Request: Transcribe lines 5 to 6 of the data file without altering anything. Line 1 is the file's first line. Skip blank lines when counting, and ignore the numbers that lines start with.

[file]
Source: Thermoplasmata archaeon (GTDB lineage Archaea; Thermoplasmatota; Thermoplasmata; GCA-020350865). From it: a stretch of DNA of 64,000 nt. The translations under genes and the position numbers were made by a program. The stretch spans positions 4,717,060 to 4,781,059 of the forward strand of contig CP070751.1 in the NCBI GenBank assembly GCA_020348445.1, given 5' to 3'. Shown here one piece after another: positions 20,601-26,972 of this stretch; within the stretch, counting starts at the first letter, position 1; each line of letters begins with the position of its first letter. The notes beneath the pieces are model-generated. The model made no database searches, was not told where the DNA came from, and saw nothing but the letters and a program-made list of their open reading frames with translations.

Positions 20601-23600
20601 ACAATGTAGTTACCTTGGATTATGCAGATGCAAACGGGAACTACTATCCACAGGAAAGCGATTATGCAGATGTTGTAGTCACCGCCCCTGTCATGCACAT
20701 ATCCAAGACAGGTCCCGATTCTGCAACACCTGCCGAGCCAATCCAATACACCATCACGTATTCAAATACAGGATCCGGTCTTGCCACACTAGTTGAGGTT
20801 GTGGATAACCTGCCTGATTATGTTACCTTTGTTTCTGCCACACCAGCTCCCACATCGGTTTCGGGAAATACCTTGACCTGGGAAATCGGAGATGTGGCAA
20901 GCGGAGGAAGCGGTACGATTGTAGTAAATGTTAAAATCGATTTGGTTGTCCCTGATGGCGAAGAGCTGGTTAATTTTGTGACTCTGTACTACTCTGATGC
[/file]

20801 GTGGATAACCTGCCTGATTATGTTACCTTTGTTTCTGCCACACCAGCTCCCACATCGGTTTCGGGAAATACCTTGACCTGGGAAATCGGAGATGTGGCAA
20901 GCGGAGGAAGCGGTACGATTGTAGTAAATGTTAAAATCGATTTGGTTGTCCCTGATGGCGAAGAGCTGGTTAATTTTGTGACTCTGTACTACTCTGATGC